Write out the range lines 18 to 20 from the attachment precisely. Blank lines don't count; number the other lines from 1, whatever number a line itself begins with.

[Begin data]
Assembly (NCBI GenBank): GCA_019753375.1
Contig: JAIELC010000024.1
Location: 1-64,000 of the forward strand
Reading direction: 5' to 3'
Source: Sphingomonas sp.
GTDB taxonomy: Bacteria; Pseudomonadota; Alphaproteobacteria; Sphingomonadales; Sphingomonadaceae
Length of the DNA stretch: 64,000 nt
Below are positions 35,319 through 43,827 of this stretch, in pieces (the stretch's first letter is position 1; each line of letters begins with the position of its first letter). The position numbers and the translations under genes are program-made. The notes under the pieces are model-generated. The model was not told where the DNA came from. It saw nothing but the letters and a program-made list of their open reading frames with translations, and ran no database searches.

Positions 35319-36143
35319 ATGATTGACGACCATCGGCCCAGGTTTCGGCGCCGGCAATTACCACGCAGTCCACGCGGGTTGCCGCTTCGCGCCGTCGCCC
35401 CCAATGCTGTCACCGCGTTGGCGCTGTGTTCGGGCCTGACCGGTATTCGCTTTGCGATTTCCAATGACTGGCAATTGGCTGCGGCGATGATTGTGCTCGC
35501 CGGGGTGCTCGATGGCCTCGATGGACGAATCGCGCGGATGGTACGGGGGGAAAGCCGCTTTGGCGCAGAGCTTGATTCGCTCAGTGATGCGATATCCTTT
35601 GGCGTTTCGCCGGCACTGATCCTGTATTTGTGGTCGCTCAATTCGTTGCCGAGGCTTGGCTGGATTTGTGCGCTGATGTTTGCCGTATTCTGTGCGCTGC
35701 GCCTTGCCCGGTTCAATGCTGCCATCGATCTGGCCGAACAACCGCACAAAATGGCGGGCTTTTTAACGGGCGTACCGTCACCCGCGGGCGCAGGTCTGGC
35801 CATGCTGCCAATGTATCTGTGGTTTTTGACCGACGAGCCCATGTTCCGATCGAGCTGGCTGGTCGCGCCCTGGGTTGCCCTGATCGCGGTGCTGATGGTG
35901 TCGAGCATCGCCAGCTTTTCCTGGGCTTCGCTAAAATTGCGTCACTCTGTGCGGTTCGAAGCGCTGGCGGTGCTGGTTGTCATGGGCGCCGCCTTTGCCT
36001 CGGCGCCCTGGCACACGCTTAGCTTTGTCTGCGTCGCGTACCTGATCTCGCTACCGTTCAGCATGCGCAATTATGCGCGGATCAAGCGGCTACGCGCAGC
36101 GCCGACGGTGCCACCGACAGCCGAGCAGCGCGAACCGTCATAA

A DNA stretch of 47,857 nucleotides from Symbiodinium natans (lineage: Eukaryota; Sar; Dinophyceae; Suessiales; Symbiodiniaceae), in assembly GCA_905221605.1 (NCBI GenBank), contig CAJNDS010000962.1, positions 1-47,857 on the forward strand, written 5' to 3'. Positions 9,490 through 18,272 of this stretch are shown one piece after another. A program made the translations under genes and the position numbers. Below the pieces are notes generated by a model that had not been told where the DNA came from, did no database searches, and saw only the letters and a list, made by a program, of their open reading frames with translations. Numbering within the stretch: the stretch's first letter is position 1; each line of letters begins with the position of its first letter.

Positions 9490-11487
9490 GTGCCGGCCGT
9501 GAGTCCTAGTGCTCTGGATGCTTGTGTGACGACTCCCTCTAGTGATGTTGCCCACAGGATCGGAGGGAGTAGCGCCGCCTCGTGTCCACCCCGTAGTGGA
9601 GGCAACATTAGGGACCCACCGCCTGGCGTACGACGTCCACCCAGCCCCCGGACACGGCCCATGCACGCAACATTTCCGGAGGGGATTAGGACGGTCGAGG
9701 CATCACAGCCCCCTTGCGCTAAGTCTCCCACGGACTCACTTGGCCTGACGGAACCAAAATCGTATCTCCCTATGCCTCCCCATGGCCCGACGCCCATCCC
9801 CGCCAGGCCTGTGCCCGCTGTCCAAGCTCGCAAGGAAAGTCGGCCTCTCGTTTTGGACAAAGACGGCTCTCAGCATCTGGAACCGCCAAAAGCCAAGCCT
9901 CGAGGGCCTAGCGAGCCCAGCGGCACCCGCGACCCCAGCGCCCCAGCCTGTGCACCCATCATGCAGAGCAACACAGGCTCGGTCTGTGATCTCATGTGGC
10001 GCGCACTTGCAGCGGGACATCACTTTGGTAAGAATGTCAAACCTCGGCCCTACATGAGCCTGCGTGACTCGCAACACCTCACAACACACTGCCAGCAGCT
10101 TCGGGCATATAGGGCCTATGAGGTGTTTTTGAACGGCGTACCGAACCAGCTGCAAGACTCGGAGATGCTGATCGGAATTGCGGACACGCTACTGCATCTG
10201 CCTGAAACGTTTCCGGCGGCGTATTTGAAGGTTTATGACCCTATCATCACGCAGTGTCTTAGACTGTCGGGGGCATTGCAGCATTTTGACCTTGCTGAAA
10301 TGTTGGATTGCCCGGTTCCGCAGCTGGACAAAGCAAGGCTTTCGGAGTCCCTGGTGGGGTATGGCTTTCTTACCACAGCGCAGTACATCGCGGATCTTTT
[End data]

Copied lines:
36101 GCCGACGGTGCCACCGACAGCCGAGCAGCGCGAACCGTCATAA

A DNA stretch of 47,857 nucleotides from Symbiodinium natans (lineage: Eukaryota; Sar; Dinophyceae; Suessiales; Symbiodiniaceae), in assembly GCA_905221605.1 (NCBI GenBank), contig CAJNDS010000962.1, positions 1-47,857 on the forward strand, written 5' to 3'. Positions 9,490 through 18,272 of this stretch are shown one piece after another. A program made the translations under genes and the position numbers. Below the pieces are notes generated by a model that had not been told where the DNA came from, did no database searches, and saw only the letters and a list, made by a program, of their open reading frames with translations. Numbering within the stretch: the stretch's first letter is position 1; each line of letters begins with the position of its first letter.

Positions 9490-11487